Wednesday, November 29, 2006

Tacita Dean and the Death of Analogue, the Death of our World

'Analogue, it seems, is a description,' the artist writes in the introduction to the exhibition catalogue, 'a description, in fact, of all things I hold dear.'

So begins James Quandt's ArtForum review of Tacita Dean's recent Schaulager retrospective, and so begins my first entry in quite some time. The review reminds those of us in the know and introduces the rest of us to Dean's near religious devotion to the texturally "real," her

adherence to analogue--a precise and palpable "thisness" in a world increasingly dematerializing in a blizzard of pixels.

Dean is not one to be easily fooled by the ease, ready availability, and lowered costs of digital production. She is well aware that these glossy fruits mask a core of deeper superficiality, detexturalization, and even, perhaps, inhumanity. Quandt adeptly sums up the raison d'etre of Dean's defiantly analogue work:

the materiality of the medium seems a bulwark against a fast-advancing future where imagery is insubstantial, endlessly transmutable, there but not there. Dean is no loon or Luddite in her lost-cause allegiance to celluloid. As the poet of imperiled sites, abandoned dwellings, defunct technology, and architectural relics, she is at once an English romantic, an aesthetic descendant of Turner, Gerard Manley Hopkins, and Michael Powell, and a recalcitrant materialist. She adheres to the concrete and quantifiable even as her artworks often proceed from found objects, chance events, and coincidences, and her films rely on evanescent, unpredictable nature for their mysterious beauty.

Tacita Dean, as you have surely noted, is an artist with integrity. And I would suggest that what undergirds her fascination with "analogue" has everything to do with integrity. The integrity of the real. The integrity of immediate sensation. The integrity of the kind of image that, so long as it is there, it would surely be false to suggest that it is not there.

I have heard arguments put forward in defense of the digital media. These futurists, blissfully unaware of the immediate visceral power of the tactile, have suggested with straight faces that the advent of digital media is a boon for the arts, that it is the first step toward a society in which wealth and status are not the primary indicators of one's success in the arts. They go on, and without so much as cracking a smile, to suggest that the ready availability of digital technologies will translate into a situation in which every young person can explore aesthetic creation and continue to do so unhindered by the overwhelming costs of traditional materials.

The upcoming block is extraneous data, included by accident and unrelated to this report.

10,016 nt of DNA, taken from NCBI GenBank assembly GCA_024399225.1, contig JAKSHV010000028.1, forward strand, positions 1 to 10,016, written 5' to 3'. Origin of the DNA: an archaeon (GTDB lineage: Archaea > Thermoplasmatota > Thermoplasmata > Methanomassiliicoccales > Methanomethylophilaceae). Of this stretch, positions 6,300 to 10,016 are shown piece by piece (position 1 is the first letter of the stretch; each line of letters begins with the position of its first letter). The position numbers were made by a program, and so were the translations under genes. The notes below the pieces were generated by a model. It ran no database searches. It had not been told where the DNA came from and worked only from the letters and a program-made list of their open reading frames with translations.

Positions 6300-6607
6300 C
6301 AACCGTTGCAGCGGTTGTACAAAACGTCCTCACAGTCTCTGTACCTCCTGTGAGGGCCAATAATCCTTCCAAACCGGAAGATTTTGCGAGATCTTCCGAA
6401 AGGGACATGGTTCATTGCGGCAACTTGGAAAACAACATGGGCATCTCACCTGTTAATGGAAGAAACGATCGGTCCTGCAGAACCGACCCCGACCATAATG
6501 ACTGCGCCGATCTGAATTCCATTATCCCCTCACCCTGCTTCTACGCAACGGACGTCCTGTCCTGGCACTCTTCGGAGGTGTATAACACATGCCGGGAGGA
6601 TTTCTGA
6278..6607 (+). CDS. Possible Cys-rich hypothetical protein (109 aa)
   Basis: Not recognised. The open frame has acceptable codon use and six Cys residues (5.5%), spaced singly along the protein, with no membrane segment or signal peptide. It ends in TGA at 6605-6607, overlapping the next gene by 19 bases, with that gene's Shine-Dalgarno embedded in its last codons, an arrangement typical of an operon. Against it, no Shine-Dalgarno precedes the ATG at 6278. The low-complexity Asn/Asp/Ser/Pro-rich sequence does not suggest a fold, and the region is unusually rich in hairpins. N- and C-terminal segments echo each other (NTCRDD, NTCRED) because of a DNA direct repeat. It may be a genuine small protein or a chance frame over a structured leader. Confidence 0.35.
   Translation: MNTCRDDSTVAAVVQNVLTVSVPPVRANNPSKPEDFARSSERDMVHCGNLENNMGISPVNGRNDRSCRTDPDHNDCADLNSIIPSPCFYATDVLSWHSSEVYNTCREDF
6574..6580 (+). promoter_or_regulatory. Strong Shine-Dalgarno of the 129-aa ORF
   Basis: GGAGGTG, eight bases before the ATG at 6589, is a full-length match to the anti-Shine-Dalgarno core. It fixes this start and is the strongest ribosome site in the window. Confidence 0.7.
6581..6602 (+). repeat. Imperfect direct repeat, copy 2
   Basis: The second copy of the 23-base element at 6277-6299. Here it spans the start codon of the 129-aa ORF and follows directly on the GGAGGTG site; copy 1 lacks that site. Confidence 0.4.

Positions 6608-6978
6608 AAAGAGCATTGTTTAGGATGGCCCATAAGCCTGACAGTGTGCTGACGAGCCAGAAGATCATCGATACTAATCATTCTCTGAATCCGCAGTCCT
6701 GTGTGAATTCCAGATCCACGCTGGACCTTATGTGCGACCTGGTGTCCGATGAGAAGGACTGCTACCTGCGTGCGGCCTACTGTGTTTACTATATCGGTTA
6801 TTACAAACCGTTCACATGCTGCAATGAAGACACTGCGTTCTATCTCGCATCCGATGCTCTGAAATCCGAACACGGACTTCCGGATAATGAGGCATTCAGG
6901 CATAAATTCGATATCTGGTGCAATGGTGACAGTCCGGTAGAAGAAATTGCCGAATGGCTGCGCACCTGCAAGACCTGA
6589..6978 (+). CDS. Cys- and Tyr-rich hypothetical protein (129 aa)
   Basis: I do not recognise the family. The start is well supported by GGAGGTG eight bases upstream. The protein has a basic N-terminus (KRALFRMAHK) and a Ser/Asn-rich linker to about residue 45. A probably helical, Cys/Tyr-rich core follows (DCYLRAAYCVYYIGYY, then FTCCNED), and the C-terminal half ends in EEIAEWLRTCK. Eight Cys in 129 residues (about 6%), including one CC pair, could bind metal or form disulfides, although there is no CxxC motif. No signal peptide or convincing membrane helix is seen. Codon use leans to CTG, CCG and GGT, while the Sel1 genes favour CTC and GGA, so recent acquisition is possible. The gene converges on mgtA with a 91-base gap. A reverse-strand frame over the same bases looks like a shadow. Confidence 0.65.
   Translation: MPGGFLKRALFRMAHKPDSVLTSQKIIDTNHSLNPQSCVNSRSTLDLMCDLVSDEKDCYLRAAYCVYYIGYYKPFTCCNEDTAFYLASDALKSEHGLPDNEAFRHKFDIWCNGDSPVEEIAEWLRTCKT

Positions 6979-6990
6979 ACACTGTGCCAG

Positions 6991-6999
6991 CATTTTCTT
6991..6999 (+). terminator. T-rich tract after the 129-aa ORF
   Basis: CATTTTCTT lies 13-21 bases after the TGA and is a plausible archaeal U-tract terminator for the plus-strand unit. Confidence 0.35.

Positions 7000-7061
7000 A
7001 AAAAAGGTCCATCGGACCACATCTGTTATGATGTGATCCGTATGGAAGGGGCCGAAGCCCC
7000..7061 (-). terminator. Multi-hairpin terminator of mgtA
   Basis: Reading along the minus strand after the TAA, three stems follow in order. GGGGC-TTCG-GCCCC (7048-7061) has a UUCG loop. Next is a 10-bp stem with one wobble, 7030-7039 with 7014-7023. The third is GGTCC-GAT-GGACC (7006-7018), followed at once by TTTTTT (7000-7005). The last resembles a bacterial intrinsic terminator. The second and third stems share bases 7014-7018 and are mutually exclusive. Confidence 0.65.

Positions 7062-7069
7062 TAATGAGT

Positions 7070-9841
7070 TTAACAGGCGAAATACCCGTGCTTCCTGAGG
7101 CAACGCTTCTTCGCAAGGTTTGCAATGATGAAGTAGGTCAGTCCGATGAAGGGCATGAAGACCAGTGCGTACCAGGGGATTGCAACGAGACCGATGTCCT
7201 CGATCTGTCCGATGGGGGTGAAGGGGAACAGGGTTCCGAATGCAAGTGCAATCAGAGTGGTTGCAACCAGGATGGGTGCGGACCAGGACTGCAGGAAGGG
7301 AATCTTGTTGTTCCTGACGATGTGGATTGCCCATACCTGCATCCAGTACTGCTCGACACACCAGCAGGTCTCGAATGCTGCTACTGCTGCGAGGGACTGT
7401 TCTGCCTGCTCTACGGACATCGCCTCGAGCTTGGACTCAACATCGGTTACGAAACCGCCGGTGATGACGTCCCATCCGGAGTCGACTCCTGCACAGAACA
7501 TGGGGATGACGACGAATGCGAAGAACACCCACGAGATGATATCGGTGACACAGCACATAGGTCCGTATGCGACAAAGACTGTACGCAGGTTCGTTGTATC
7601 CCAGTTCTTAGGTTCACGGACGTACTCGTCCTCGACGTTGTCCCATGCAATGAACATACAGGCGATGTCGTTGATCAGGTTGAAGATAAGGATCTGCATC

I do not deny that this rhetoric has threatened to sway me from time to time. But the work of Tacita Dean has managed to open my eyes to its thinly disguised implications. For, I ask you, would you give up integrity, sensual beauty, and aesthetic depth for the mere "ability" to produce works of far lesser worth? Why, these futurists have already contradicted themselves before they left the gate. But alas, the futurists are correct on one count: their struggle will end in victory. And Tacita Dean more than any living artist has faced this dark truth unflinchingly, with integrity.

I would like to close with Quandt's apt description of the last scenes of Dean's 2006 film Kodak:

Dean’s elegiac intent appears in the film’s finale, in which ruination displaces celebration. Unpeopled, drained of color, shot in steely or matte tones, Kodak’s closing images focus on the abandoned and broken—smashed spools, hanging wires, tangles of crumpled film—as if the factory, now bereft of its true function, had turned into Tarkovsky’s entropic Zone. Dean’s shorthand may seem a bit literal, but the finality of the last blackout is moving: It represents for her not merely the end of her film, but of all film, the end of analogue.